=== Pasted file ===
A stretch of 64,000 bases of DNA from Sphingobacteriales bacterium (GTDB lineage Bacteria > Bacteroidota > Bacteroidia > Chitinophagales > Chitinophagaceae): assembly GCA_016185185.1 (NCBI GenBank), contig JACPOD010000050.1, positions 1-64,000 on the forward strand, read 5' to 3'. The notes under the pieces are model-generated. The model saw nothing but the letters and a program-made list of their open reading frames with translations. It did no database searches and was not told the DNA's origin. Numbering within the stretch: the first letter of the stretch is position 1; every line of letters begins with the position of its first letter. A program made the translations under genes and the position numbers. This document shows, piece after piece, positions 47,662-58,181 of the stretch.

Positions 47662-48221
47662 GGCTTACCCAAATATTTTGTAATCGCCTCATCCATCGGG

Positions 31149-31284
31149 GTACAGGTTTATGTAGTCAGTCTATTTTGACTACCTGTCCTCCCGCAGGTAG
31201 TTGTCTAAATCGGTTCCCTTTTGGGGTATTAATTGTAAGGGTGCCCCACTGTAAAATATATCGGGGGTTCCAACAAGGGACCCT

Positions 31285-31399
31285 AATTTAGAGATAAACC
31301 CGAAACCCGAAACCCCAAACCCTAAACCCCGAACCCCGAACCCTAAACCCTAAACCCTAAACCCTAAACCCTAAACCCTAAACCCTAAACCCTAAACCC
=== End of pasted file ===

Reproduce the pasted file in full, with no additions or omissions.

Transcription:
A stretch of 64,000 bases of DNA from Sphingobacteriales bacterium (GTDB lineage Bacteria > Bacteroidota > Bacteroidia > Chitinophagales > Chitinophagaceae): assembly GCA_016185185.1 (NCBI GenBank), contig JACPOD010000050.1, positions 1-64,000 on the forward strand, read 5' to 3'. The notes under the pieces are model-generated. The model saw nothing but the letters and a program-made list of their open reading frames with translations. It did no database searches and was not told the DNA's origin. Numbering within the stretch: the first letter of the stretch is position 1; every line of letters begins with the position of its first letter. A program made the translations under genes and the position numbers. This document shows, piece after piece, positions 47,662-58,181 of the stretch.

Positions 47662-48221
47662 GGCTTACCCAAATATTTTGTAATCGCCTCATCCATCGGG

Positions 31149-31284
31149 GTACAGGTTTATGTAGTCAGTCTATTTTGACTACCTGTCCTCCCGCAGGTAG
31201 TTGTCTAAATCGGTTCCCTTTTGGGGTATTAATTGTAAGGGTGCCCCACTGTAAAATATATCGGGGGTTCCAACAAGGGACCCT

Positions 31285-31399
31285 AATTTAGAGATAAACC
31301 CGAAACCCGAAACCCCAAACCCTAAACCCCGAACCCCGAACCCTAAACCCTAAACCCTAAACCCTAAACCCTAAACCCTAAACCCTAAACCCTAAACCC